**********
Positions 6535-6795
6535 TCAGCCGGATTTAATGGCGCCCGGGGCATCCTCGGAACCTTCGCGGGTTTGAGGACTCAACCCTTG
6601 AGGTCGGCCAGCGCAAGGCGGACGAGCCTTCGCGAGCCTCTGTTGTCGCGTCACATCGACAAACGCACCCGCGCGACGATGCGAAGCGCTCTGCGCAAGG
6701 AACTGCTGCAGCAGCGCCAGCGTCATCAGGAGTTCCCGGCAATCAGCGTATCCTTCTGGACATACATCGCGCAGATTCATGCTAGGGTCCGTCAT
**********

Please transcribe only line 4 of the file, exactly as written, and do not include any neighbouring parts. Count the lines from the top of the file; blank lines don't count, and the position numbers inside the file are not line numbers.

6701 AACTGCTGCAGCAGCGCCAGCGTCATCAGGAGTTCCCGGCAATCAGCGTATCCTTCTGGACATACATCGCGCAGATTCATGCTAGGGTCCGTCAT